Jordan Weisman should be looking at his next Kickstarter campaign with all the confidence of a competitive swimmer looking down a familiar pool. After all, he raised over four times what he asked for Shadowrun Returns, collecting about $1.8 from more than 36,000 backers. Talking to him last Friday on the eve of launch for his next one, Golem Arcana, at one point he sounded more like a kid staring down a murky pond on the first day of camp.

“I’m very scared but we’ll see. Anytime you’re trying a new property and a new dynamic, it’s always a little scary. If you’re not scared, then you didn’t push yourself enough,” he told me at the end of our interview, right before he went into final planning for the campaign.

It launched on Tuesday. Based on how it’s trending, things are going swimmingly. The campaign has already received pledges for more than a quarter of the $500,000 it’s trying to raise, and that’s with 32 days to go.

Golem Arcana is new on a couple of fronts. It’s a brand new IP for Weisman and his studio, Harebrained Schemes. That part of it is old hat for Weisman. He has a string of original properties to his name going back to Shadowrun and Battle Tech at his first studio, FASA. That has continued through his most recent ventures with WizKids, Smith and Tinker, and now Harebrained, which have all been pretty much focused on creating new IP.  The part that’s probably scaring him the most is the new game play dynamic Golem Arcana is introducing, which Harebrained describes as a digitally enhanced miniatures game.

There’s seemingly no reason to be scared. It’s one of those concepts where you can’t imagine why no one thought of it before. Golem Arcana combines a miniatures table top game with a software app and a device where the two interact digitally. That concept of enhancing a board game with a digital component isn’t new. Golem Arcana is just doing it in such a polished, smartly organized way, and for one of the most complex kinds of physical games.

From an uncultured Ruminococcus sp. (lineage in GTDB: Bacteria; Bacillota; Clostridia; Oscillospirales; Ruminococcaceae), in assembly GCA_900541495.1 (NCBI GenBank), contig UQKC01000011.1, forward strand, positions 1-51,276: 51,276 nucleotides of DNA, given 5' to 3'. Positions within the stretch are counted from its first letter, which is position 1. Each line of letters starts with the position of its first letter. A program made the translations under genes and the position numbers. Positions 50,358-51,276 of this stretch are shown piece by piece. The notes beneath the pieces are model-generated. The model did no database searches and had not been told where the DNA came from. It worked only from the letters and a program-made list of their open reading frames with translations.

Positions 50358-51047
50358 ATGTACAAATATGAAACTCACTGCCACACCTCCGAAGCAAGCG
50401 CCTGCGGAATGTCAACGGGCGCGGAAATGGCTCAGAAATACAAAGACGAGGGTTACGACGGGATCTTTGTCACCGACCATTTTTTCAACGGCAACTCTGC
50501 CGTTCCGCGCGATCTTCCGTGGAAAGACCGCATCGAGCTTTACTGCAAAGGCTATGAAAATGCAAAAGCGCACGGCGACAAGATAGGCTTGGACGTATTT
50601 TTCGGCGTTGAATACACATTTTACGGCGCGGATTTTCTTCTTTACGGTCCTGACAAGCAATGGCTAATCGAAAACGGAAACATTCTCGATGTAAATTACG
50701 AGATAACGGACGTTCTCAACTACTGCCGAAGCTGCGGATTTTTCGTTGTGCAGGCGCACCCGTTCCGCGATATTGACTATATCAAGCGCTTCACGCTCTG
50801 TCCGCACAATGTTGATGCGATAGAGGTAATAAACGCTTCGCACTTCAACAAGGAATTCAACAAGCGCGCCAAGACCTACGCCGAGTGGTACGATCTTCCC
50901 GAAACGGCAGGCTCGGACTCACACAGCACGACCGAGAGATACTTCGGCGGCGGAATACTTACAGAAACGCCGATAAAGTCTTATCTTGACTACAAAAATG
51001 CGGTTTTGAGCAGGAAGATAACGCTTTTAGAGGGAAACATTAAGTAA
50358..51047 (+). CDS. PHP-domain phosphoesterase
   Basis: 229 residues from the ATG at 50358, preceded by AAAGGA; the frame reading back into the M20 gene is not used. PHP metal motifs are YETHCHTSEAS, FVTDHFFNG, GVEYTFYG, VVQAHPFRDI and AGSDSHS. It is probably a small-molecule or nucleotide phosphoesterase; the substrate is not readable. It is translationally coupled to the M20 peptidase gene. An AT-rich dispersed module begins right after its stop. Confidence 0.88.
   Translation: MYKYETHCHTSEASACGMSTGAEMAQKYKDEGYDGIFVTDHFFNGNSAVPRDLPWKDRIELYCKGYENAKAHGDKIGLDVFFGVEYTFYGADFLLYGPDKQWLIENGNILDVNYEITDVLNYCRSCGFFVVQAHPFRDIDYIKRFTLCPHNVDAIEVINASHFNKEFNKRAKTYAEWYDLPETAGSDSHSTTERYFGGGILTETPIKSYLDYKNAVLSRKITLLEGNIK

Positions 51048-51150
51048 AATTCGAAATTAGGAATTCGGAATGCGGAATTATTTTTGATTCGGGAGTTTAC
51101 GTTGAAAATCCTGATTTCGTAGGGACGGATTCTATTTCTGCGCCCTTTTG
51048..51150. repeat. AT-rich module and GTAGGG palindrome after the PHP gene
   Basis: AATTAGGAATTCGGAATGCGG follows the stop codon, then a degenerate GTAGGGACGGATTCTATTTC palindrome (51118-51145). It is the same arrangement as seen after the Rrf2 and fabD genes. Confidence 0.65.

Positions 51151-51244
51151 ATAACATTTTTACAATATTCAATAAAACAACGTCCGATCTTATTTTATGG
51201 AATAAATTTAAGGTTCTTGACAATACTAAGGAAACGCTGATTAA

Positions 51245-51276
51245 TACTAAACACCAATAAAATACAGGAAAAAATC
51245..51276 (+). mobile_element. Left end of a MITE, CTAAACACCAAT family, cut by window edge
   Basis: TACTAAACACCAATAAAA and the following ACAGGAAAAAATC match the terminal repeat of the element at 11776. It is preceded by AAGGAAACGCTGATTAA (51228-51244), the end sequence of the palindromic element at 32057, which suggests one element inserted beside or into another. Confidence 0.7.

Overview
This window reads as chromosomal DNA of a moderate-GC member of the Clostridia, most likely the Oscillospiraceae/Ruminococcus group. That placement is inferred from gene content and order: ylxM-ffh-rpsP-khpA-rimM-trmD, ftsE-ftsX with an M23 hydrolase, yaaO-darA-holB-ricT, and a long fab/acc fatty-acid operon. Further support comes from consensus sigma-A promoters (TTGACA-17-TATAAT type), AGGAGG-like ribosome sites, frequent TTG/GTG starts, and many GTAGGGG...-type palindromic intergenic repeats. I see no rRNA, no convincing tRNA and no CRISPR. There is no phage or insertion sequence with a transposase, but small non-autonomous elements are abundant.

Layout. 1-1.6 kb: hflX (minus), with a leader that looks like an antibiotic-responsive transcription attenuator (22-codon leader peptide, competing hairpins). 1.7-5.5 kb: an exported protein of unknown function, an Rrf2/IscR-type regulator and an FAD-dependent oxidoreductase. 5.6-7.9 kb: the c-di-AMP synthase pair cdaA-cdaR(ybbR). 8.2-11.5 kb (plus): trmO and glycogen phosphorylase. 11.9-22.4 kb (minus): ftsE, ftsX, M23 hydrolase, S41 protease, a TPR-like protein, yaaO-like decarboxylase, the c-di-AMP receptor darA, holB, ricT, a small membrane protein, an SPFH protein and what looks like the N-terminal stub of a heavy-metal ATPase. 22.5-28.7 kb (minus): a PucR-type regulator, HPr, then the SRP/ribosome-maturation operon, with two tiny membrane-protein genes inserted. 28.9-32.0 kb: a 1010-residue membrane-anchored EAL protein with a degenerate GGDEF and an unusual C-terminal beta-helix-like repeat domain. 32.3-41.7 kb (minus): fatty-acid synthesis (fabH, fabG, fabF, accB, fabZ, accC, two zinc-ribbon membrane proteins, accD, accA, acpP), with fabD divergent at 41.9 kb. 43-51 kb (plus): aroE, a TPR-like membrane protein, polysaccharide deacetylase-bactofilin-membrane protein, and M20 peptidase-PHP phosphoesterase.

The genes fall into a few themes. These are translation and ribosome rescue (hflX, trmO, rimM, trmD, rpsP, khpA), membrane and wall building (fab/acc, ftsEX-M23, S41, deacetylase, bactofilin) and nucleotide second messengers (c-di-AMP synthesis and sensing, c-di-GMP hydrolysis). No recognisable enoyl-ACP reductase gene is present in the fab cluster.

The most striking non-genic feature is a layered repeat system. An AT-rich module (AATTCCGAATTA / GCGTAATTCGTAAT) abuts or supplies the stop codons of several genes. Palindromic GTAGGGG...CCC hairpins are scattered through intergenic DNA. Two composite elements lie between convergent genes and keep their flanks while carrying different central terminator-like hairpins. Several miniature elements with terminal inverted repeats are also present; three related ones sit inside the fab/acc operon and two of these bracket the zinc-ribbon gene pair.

“I’ve always loved table top games,” said Weisman. “There’s just an energy in the theme, a visual dynamic, and a tactile dynamic. I’m always looking for ways to make table top games more accessible, and yet at the same time richer and deeper.”

The truth with table top games is that they do require work, which limits their appeal. That’s what Golem Arcana strips away. Forget record keeping, flipping through a rule book, tabulating results — it takes the pen and paper out of it. All of that is thanks to combining familiar technology, with a Bluetooth enabled digital stylus that interacts with a software app designed for tablets. The app is the game manager, the rule book and the referee. The stylus uses a built-in camera that reads microdots painted on the game map, on the figurines, and on the cards. Tapping with the stylus on aspects of the physical board game brings up those same elements on the tablet screen, be it a section of the map or the characters in play. Players can then interface with the tablet — using swipe, not stylus — to figure out the outcome of a move or rules and abilities related to what they want to do.

As Weisman put it, that crossing of table top meets video game opens the door for a lot of mechanics that gamers of all types have become accustomed to.

“What’s cool is that because it’s digitizing the game as you play it, there are all of these kinds of features that were only available to video games [that] are now available to table top games. Things like you have information flow for leaderboards seamlessly so you can do all sorts of fun tournament leagues or organized play.”

In the Kickstarter video, Weisman adds this compelling dynamic: “Or how about a board game with a save feature.”

The underlying story in Golem Arcana is that age-old battle between empire and insurgency. The game universe revolves around Golems, a kind of ancient battle mech, so it’s not too far out of the wheelhouse for what Weisman has worked on before. In fact for all of his successes in games, this project feels like the culmination of what he’s worked on over the past decade. I asked him whether his work at pre-Harebrained startups WizKids and Smith and Tinker led to this.